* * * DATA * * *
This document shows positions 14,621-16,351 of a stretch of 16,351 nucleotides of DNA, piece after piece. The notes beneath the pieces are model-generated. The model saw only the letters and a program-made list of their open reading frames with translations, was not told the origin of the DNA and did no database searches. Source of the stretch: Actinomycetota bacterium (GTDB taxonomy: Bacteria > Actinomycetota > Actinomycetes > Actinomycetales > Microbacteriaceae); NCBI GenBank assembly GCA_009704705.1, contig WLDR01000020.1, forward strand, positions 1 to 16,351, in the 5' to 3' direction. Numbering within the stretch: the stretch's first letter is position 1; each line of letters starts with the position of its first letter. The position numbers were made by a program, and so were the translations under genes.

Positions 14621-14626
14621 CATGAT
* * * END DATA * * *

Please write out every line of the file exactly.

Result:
This document shows positions 14,621-16,351 of a stretch of 16,351 nucleotides of DNA, piece after piece. The notes beneath the pieces are model-generated. The model saw only the letters and a program-made list of their open reading frames with translations, was not told the origin of the DNA and did no database searches. Source of the stretch: Actinomycetota bacterium (GTDB taxonomy: Bacteria > Actinomycetota > Actinomycetes > Actinomycetales > Microbacteriaceae); NCBI GenBank assembly GCA_009704705.1, contig WLDR01000020.1, forward strand, positions 1 to 16,351, in the 5' to 3' direction. Numbering within the stretch: the stretch's first letter is position 1; each line of letters starts with the position of its first letter. The position numbers were made by a program, and so were the translations under genes.

Positions 14621-14626
14621 CATGAT